FDA pregnancy category C. It is not known whether hyoscyamine will harm an unborn baby. Tell your doctor if you are pregnant or plan to become pregnant while using this medication. Hyoscyamine can pass into breast milk and may harm a nursing baby. Do not use this medication without telling your doctor if you are breast-feeding a baby. How should I take Cystospaz (hyoscyamine)?

Take exactly as prescribed by your doctor. Do not take in larger or smaller amounts or for longer than recommended. Follow the directions on your prescription label.

Your medication may come with patient instructions for safe and effective use. Follow these directions carefully. Ask your doctor or pharmacist if you have any questions.

Hyoscyamine is usually taken before a meal. Follow your doctor's instructions.

Do not crush, chew, or open an extended-release tablet or capsule. It is specially made to release medicine slowly in the body. Breaking or crushing the pill would cause too much of the drug to be released at one time. Your doctor may want you to break an extended-release tablet and take only half of it. Follow your doctor's instructions.

Measure the oral liquid form of hyoscyamine with a special dose-measuring spoon or cup, not a regular table spoon. If you do not have a dose-measuring device, ask your pharmacist for one.

The sublingual tablet form of this medication must be placed under the tongue, where it will dissolve. Do not swallow the sublingual tablet whole or wash it down with water. You may drink water after the pill has completely dissolved in your mouth.

Before using hyoscyamine oral spray for the first time, you must prime the spray pump. To do this, spray 3 test sprays into the air and away from your face. Prime the spray pump at least 1 test spray any time you have not used the oral spray for longer than 2 days. Spray until a fine mist appears.

After using the oral spray, try not to swallow right away. Do not rinse your mouth or spit for 5 to 10 minutes after using the oral spray.

Store this medication at room temperature away from moisture and heat.

Do not use hyoscyamine oral spray for more than 30 sprays, even if there is medicine still left in the bottle.

What happens if I miss a dose?

Take the missed dose as soon as you remember. Skip the missed dose if it is almost time for your next scheduled dose. Do not take extra medicine to make up the missed dose.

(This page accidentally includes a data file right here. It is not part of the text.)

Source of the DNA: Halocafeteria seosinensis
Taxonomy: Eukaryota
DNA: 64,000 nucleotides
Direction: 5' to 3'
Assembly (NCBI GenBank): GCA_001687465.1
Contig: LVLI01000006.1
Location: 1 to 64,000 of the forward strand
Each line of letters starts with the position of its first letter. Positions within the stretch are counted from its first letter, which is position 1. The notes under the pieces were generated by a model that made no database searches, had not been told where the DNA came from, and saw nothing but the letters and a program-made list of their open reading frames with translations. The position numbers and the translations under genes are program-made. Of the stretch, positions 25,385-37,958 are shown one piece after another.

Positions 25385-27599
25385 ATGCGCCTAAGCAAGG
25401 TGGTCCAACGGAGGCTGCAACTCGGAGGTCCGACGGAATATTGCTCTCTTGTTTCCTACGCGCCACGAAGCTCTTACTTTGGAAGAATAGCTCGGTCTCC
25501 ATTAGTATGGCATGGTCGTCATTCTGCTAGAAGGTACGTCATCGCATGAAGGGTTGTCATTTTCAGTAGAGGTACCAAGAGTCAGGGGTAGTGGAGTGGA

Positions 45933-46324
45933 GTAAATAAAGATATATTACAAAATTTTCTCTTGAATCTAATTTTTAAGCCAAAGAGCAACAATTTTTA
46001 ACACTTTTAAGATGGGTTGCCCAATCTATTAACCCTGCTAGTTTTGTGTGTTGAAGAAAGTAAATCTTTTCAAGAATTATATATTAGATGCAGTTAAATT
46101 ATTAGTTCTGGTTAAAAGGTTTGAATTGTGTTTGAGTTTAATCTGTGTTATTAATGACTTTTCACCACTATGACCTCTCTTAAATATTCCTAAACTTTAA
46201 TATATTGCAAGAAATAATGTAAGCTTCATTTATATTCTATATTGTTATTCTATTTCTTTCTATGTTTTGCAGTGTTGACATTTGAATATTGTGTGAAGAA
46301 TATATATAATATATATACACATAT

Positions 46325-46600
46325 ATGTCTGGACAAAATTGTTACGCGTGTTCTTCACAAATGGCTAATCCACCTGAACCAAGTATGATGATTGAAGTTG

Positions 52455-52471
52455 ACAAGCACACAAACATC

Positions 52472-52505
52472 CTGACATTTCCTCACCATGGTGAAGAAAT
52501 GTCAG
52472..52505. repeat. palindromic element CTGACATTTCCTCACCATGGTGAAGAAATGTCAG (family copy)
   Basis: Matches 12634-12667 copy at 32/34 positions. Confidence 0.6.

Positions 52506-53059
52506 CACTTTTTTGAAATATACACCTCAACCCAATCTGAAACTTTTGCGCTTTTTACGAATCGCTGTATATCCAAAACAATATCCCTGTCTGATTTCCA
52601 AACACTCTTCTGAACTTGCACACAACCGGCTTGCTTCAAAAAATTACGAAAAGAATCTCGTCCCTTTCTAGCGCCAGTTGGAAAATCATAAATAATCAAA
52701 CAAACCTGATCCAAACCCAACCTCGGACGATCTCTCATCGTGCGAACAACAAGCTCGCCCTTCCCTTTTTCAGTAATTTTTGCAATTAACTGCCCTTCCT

What happens if I overdose? Seek emergency medical attention or call the Poison Help line at 1-800-222-1222.

Overdose symptoms may include headache, dizziness, dry mouth, trouble swallowing, nausea, vomiting, blurred vision, hot dry skin, and feeling restless or nervous.

What should I avoid while taking Cystospaz (hyoscyamine)?

Avoid taking antacids at the same time you take hyoscyamine. Antacids can make it harder for your body to absorb hyoscyamine. If you use an antacid, take it after you have taken hyoscyamine and eaten a meal.

Hyoscyamine may impair your thinking or reactions. Be careful if you drive or do anything that requires you to be alert. Drinking alcohol can increase drowsiness and dizziness while you are taking hyoscyamine.

Avoid becoming overheated or dehydrated during exercise and in hot weather. Hyoscyamine can decrease sweating and you may be more prone to heat stroke.

Cystospaz (hyoscyamine) side effects Get emergency medical help if you have any of these signs of an allergic reaction: hives; difficulty breathing; swelling of your face, lips, tongue, or throat. Stop using hyoscyamine and call your doctor at once if you have any of these serious side effects:

diarrhea;

confusion, hallucinations;

unusual thoughts or behavior;

fast, pounding, or uneven heart rate;

rash or flushing (warmth, redness, or tingly feeling); or

eye pain.

Less serious side effects may include:

dizziness, drowsiness, feeling nervous;

blurred vision, headache;

sleep problems (insomnia);

nausea, vomiting, bloating, heartburn, or constipation;

changes in taste;

problems with urination;

decreased sweating;

dry mouth; or

impotence, loss of interest in sex, or trouble having an orgasm.

This is not a complete list of side effects and others may occur. Call your doctor for medical advice about side effects. You may report side effects to FDA at 1-800-FDA-1088.

What other drugs will affect Cystospaz (hyoscyamine)?

Tell your doctor about all other medicines you use, especially:

amantadine (Symmetrel);

haloperidol (Haldol);

an MAO inhibitor such as furazolidone (Furoxone), isocarboxazid (Marplan), phenelzine (Nardil), rasagiline (Azilect), selegiline (Eldepryl, Emsam), or tranylcypromine (Parnate);

phenothiazines such as chlorpromazine (Thorazine), fluphenazine (Permitil, Prolixin), perphenazine (Trilafon), prochlorperazine (Compazine, Compro), promethazine (Pentazine, Phenergan, Anergan, Antinaus), thioridazine (Mellaril), or trifluoperazine (Stelazine); or

an antidepressant such as amitriptyline (Elavil, Vanatrip), doxepin (Sinequan), desipramine (Norpramin), imipramine (Janimine, Tofranil), nortriptyline (Pamelor), and others.